News Energy Biosciences Institute Researchers To Get $2.9 Million in Federal Grants

Three investigators at the Energy Biosciences Institute (EBI) in Berkeley and Illinois have received grants in an $8.9 million federal program to improve and accelerate genetic breeding programs to create better plants suited for bioenergy production.

The U.S. Departments of Agriculture (USDA) and Energy (DOE) announced nine grant recipients in their joint Plant Feedstocks Genomics for Bioenergy Program. Among them were two University of Illinois associate professors in crop sciences, Stephen Moose and Matthew Hudson, and UC Berkeley plant sciences associate professor Markus Pauly.

Moose, who heads the EBI program “Genomics-Enabled Improvement of Andropogoneae Grasses as Feedstocks for Enhanced Biofuel Production,” will receive $1 million from the USDA for the project “Functional Analysis of Regulatory Networks Linking Shoot Maturation, Stem Carbon Partitioning, and Nutrient Utilization in Sorghum.” He will be specifically studying the “Glossy15” gene system and whether this gene can be used to convert superior sorghum grain hybrids to cultivars enhanced for bioenergy production.

Hudson, who is Moose’s co-principal investigator in the EBI program, will get $1,165,900 in funding from the DOE for the project “The Role of Small RNA in Biomass Deposition and Perenniality in Andropogoneae Feedstocks.” He will investigate the role of small RNA molecules, critical in the transfer of function and information from the gene to the rest of the cell, in biomass production and their importance in the regulation
of cellulose and lignin biosynthesis. His main focus will be the promising biofuel feedstocks Miscanthus, switchgrass and cordgrass.

Pauly’s program for the EBI in Berkeley is focused on “Understanding Plant Cell Wall Structure and Metabolism on a Nanostructural Level.” His DOE grant of $793,413 is for work on “Identification and Genetic Characterization of Maize Cell-Wall Variation for Improved Biorefinery Feedstock Characteristics.” He will study lines of maize (corn) with higher yields of fermentable sugars, and in particular the stover – portions of the corn plant that remain after removal of the grain.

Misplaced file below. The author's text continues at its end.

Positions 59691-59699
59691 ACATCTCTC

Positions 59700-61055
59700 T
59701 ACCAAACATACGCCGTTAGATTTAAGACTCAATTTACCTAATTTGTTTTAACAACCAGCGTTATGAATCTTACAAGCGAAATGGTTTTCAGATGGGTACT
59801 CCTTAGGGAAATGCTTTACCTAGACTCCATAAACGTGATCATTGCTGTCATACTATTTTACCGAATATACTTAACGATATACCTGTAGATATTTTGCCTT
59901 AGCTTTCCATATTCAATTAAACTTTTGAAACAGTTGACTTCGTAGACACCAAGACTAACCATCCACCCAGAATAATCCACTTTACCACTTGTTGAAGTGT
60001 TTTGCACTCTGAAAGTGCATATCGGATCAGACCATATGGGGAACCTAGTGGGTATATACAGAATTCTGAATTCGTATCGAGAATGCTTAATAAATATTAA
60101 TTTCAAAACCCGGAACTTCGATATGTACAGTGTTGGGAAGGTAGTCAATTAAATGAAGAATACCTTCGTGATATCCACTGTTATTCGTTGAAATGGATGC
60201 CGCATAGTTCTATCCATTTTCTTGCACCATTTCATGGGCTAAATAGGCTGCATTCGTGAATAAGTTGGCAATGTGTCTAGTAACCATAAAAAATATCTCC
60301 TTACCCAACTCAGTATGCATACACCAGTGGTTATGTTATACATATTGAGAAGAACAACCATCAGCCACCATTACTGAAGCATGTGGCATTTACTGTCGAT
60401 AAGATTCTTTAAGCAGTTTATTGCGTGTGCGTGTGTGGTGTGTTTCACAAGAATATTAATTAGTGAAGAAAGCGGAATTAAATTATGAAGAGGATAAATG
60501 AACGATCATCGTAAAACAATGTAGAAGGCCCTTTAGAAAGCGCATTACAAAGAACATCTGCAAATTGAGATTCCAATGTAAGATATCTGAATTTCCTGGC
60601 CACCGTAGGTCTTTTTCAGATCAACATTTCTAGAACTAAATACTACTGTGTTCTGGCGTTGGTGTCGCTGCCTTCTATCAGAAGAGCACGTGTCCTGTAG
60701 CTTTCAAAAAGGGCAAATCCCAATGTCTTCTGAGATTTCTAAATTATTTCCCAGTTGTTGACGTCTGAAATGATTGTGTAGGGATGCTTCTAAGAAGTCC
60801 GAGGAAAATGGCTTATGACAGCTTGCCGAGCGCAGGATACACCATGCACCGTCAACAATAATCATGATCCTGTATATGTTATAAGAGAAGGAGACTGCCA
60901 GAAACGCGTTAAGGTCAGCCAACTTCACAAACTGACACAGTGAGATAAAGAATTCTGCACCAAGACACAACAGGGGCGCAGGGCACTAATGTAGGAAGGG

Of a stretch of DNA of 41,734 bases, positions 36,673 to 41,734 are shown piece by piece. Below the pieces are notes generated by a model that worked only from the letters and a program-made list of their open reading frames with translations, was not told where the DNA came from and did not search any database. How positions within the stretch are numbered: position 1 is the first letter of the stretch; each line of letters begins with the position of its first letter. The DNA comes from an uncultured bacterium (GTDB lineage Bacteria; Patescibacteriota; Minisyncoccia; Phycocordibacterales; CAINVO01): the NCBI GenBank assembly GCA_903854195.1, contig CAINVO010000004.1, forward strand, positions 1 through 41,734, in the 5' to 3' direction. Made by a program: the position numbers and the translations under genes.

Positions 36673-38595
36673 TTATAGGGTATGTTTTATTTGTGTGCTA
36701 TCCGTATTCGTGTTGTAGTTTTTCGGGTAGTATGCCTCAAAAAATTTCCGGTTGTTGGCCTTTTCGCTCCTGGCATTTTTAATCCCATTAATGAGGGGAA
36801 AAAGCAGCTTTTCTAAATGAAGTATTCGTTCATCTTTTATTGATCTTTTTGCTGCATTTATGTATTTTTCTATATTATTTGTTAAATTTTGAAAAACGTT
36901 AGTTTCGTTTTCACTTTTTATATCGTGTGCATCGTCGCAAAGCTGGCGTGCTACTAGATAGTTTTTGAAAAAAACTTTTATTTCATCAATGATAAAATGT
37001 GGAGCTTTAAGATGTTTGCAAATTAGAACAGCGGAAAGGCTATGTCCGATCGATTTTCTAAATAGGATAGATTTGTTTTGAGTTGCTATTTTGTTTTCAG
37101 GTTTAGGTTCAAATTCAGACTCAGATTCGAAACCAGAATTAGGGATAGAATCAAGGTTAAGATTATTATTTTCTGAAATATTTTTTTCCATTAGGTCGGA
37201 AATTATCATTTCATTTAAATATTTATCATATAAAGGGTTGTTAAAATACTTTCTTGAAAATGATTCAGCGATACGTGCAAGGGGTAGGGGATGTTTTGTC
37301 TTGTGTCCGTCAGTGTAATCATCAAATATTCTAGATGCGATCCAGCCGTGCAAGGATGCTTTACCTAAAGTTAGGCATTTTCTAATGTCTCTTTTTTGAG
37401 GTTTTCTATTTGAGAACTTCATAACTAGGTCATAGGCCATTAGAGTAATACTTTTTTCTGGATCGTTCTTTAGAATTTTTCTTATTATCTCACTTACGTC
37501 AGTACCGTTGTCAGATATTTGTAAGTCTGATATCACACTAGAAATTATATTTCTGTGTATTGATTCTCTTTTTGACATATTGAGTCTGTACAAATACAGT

The funding will support these research projects for up to three years. The DOE-USDA effort encourages fundamental investigations of biomass genomics to harness lignocellulosic materials for biofuel production. The emphasis is on perennials, including trees and other non-food plants that can be used as dedicated, sustainable biofuel crops.

The nine projects funded this year aim at enhancing productivity, yield, nutrient and water utilization. Research focuses on better understanding of basic plant processes that control cell wall composition, plant architecture, cell size and division, wood formation, nutrient uptake, carbon allocation, and on the impact of temperature and water availability.

The Energy Biosciences Institute is the world’s largest public/private consortium dedicated to researching all aspects of bioenergy. Its partners – BP, the global energy company that has committed $500 million to support the 10-year program; the University of California, Berkeley; Lawrence Berkeley National Laboratory; and the University of Illinois at Urbana-Champaign – are exploring the applications of biological processes, materials and mechanisms to the energy sector, especially alternative transportation fuels.

Now in its third year, the EBI has funded 68 programs and projects. More than 300 researchers are engaged in the search for affordable, sustainable, renewable sources of energy.


Markus Pauly, Stephen Moose, Matthew Hudson, Ron Kolb


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